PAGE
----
Richard, do you have contacts I could reach out to on this project to get this input to? I was and am unable to make the meetings due to extended travel starting tomorrow. Thanks!

  • Pete
    June 22, 2015 - 3:27 pm | Permalink

    …another situation where sharrows and BMUFL signs in those blocks in addition to, or instead of narrow bike lanes on the far right might make sense.

  • June 22, 2015 - 4:02 pm | Permalink

    Here’s the plan for Moorpark at Lawrence. The project is just pavement maintenance and stripes with no geometry changes planned (or budgeted).

    Moorpark Ave at Lawrence Expwy

    Jessica Zenk at SJ DOT did the community workshop for this project so I think you would send your input to her.

  • Moo
    June 22, 2015 - 11:46 pm | Permalink

    There are enough problems with the Lawrence/Bollinger/Moorpark intersection already mentioned, yet I have to add one more – the blind trail entrance on the northwest corner of this intersection: https://goo.gl/maps/jCHee. It’s hard to imagine who thought it was a good idea to have a trail dump out right onto a right-turn pork chop island with the view blocked by 7 foot high walls on both sides.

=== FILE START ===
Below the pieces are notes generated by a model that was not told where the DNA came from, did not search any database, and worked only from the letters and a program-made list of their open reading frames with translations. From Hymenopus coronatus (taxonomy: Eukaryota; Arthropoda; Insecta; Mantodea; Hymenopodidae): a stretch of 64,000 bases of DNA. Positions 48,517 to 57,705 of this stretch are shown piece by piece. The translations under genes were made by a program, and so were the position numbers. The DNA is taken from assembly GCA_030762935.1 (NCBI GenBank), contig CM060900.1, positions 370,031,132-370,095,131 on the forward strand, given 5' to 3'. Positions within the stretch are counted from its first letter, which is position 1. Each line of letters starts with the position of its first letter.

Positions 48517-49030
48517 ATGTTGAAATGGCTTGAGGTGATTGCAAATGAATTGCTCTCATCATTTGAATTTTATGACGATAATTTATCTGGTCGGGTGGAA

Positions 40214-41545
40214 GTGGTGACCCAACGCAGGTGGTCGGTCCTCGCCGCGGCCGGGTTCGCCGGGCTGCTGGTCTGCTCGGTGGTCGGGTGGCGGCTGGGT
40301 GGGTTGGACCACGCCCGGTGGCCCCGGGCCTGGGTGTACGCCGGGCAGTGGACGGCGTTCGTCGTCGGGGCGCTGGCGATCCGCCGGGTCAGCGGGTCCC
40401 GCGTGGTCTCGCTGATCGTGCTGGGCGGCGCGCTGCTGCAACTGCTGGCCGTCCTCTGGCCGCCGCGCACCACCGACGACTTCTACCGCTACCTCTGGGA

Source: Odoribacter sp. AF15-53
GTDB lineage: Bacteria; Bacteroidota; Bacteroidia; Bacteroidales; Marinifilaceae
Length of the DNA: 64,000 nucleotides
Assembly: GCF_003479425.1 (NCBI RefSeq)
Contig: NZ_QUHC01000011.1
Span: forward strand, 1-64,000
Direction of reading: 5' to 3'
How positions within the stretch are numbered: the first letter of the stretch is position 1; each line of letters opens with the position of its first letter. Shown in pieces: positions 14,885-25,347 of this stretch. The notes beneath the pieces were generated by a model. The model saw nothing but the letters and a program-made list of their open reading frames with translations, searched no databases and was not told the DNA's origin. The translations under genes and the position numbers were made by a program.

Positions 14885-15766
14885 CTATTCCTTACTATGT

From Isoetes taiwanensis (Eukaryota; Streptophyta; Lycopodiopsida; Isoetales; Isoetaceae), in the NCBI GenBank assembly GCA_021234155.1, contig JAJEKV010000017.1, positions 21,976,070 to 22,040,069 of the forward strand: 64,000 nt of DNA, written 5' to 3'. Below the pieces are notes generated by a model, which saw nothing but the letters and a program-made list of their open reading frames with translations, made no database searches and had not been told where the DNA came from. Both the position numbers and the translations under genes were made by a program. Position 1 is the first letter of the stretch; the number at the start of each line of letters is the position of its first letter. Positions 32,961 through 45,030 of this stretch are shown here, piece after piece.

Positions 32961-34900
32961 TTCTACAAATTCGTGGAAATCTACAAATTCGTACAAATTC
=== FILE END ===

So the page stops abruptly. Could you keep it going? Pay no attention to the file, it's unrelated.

• Anonymous
    June 24, 2015 - 6:52 pm | Permalink

    Unless I’m missing something, isn’t this a classic “multiple threat” situation?

    See under “Crash types” here:
    http://www.fhwa.dot.gov/publications/research/safety/04100/03.cfm

  • Pete
    June 25, 2015 - 10:55 pm | Permalink

    Moo, you are so right. This used to be the same on San Tomas Aquino Creek Trail @ Cabrillo, but Santa Clara listened to our input and fixed it during the trail extension. I suggest informing the San Jose BPAC about this to see if they have any connections that may consider action. I have some San Jose improvement proposals myself but have been too busy to get them moving (plus dealing with Sunnyvale and Santa Clara and they’ve been quite responsive).